What Is a Credenza, and How Is it Different from a Buffet or Sideboard?

published Aug 1, 2023
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corner of living room with long white credenza/cabinets, framed artwork, brown leather and wood chair, light wood dining table and rattan chairs

There are a lot of different words to describe a freestanding storage cabinet — sideboard, credenza, buffet table, console table, media console, and so on. But are these all just different words for the same thing? Well, yes and no. Each of these categories of furniture has slight variations, and knowing what sets them apart can help you determine the best piece for your own home and storage needs — especially if you’re looking for a lower-profile accent. Below, you’ll learn exactly what a credenza is, how to style one, and how it differs from similar furniture designs that go by different names. 

Quick Overview

What Is a Credenza?

A credenza is a short, wide piece of furniture with doors, designed for extra storage. These are commonly found in dining rooms, but they can also function as TV stands or a bedroom accent. The term credenza is often used interchangeably with buffet tables and sideboards; the main differences among the three being their sizes and functionalities.

What to Know About Credenzas

The word “credenza” is of Italian origin, closely translating to “belief” or “confidence.” Interior designer Bruce Fox of Chicago-based Bruce Fox Designs adds that “the credenza dates back to Renaissance Italy … originally [as] a place to taste food to check for poison before it was served to the nobles.” Of course, the credenza’s purpose has since changed, although you’ll still find them in dining rooms alongside other areas of the home, depending on individual storage and showcasing needs of things like plates, linens, collectibles, and decorative objects. “The credenza has evolved into a multipurpose piece, often used for storage and display,” adds Fox. 

How to Use and Style a Credenza

Although credenzas used to be primarily for dining rooms, today they can double as living room media consoles or be placed in hallways, entryways, bedrooms, and even home offices.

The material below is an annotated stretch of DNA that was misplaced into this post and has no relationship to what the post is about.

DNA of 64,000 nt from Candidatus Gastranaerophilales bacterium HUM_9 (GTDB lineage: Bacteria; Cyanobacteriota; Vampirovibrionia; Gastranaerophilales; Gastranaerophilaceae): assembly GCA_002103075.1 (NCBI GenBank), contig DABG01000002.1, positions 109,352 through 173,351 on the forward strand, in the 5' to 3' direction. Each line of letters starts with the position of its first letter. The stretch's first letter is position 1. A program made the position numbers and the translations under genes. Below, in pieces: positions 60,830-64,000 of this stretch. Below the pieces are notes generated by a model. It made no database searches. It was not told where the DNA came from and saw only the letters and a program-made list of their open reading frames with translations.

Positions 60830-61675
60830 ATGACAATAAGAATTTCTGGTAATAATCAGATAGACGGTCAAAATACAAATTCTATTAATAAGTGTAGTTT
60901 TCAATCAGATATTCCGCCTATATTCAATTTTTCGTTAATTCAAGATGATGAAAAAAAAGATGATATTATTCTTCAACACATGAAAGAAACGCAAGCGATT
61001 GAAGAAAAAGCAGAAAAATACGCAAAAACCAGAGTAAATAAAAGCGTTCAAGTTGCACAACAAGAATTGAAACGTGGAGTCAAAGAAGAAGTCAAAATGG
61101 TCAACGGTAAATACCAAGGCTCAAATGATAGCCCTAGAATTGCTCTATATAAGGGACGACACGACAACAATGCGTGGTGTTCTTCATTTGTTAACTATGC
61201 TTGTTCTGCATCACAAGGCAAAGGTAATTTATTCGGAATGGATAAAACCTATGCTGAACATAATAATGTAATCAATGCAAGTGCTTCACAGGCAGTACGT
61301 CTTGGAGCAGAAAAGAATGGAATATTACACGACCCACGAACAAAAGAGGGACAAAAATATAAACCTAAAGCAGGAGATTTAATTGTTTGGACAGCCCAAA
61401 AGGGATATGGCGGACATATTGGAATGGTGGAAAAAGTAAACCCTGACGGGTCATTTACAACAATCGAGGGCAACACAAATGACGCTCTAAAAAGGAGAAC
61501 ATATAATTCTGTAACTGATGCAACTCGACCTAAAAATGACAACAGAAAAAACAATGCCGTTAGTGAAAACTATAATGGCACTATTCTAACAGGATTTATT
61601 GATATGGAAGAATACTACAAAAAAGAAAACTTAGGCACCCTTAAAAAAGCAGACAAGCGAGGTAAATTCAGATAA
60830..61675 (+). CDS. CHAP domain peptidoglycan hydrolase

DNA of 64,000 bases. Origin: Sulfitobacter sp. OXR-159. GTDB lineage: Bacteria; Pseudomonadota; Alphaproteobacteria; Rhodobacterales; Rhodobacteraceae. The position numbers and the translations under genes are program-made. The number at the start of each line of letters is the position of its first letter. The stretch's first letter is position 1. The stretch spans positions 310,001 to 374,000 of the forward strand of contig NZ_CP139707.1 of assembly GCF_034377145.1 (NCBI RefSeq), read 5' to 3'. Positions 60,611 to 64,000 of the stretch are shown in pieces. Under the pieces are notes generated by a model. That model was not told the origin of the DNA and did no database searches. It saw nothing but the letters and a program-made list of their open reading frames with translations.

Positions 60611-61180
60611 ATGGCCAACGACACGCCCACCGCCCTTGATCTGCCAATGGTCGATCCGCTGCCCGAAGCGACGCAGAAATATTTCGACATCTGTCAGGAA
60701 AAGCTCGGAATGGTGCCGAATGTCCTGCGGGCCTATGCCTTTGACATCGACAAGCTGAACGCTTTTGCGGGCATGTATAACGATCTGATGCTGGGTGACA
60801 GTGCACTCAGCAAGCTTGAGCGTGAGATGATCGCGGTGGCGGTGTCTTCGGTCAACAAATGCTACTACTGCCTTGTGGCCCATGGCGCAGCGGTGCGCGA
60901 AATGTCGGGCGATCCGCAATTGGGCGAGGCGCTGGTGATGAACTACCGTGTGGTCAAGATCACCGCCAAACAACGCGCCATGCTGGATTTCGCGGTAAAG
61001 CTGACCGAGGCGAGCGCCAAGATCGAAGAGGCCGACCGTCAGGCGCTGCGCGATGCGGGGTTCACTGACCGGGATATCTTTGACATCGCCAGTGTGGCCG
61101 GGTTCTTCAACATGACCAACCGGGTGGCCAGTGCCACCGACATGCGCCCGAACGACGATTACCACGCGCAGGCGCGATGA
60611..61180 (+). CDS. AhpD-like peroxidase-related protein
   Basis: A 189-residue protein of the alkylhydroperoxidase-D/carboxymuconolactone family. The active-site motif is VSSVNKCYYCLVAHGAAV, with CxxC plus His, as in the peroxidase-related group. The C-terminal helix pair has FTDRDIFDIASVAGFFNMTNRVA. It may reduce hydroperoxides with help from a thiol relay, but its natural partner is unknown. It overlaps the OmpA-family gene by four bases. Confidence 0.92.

In terms of styling, Fox suggests using the credenza’s tabletop to showcase your personality and design preferences. “You can add a lamp, a stack of art books, or a cluster of vases to create visual interest,” he says. “Consider a statement piece of artwork or a mirror above it to create an illusion of height and space.” 

It’s easy to mix and match different decorative elements on the credenza’s top seasonally. When choosing something to anchor a large piece like this in space relative to the wall, though, you’ll want to shop for a design that complements the other elements you are showcasing atop the credenza and the look of the credenza itself.  

Credit: Erin Derby

How Is a Credenza Different from a Sideboard or Buffet Table?

A credenza and a buffet are both a kind of sideboard, but details in their design and functionality help determine which word — or piece of furniture — to use in practice. A sideboard, when placed in the dining room, is called a buffet. It’s intended to hold plates, cutlery, table linens, or anything else used exclusively for eating. Buffets typically have tall legs to hit at a standard table height, as they often provide a surface for serving additional food. 

A sideboard in a hallway or living space is once again called a sideboard, although credenza is often used here interchangeably. Essentially, all three words — credenza, sideboard, and buffet — are thrown around for the same kind of accent furniture, and even Googling the word “credenza” pulls up a shopping list of buffets and sideboards, too.

One main distinction, though, is that credenzas typically skew shorter and wider in shape, according to Fox, while buffets run taller and narrower. And media consoles, which also live in this furniture family, tend to be lower to the ground so that TVs sit at a comfortable eye level for watching from a sofa or chairs. 

Where to Buy Credenzas

You can find credenzas at almost any furniture retailer, but they’re also prevalent at antique stores, flea markets, and estate sales. When looking for a credenza, ask yourself what kind of design features you’d like. How many shelves are inside? What kind of doors do you prefer: sliding or pull front? Do you want a glass display, or do you prefer everything enclosed and out of sight? 

These pieces of furniture come in all sizes, too, so you’ll have the most success by searching for your desired dimensions. Below, I rounded up a few credenzas from modern home brands for inspiration.

1 / 4
Article
$899.00

This leg-less, low-profile credenza sits directly on the floor and works well as a minimalist media storage unit in a living or office space.

2 / 4
Wayfair
$459.99
was $979.99

For a slightly taller piece, this Wayfair credenza features one interior level of shelving and three swing-front doors. Choose from a black or walnut finish to complement the stylish rattan arched detailing.

3 / 4
Anthropologie
$2998.00

This mid-century style buffet credenza gives any living room a plush feel. Although an investment piece, its green velvet looks incredibly luxe. Plus, it includes a built-in cord escape for TVs and other tech.

4 / 4
Home Depot
$508.68

You can’t beat the price of this spacious, four-door piece from The Home Depot, which introduces a subdued pop of texture wherever it’s styled. The neutral coloring pairs well with any existing design scheme, too.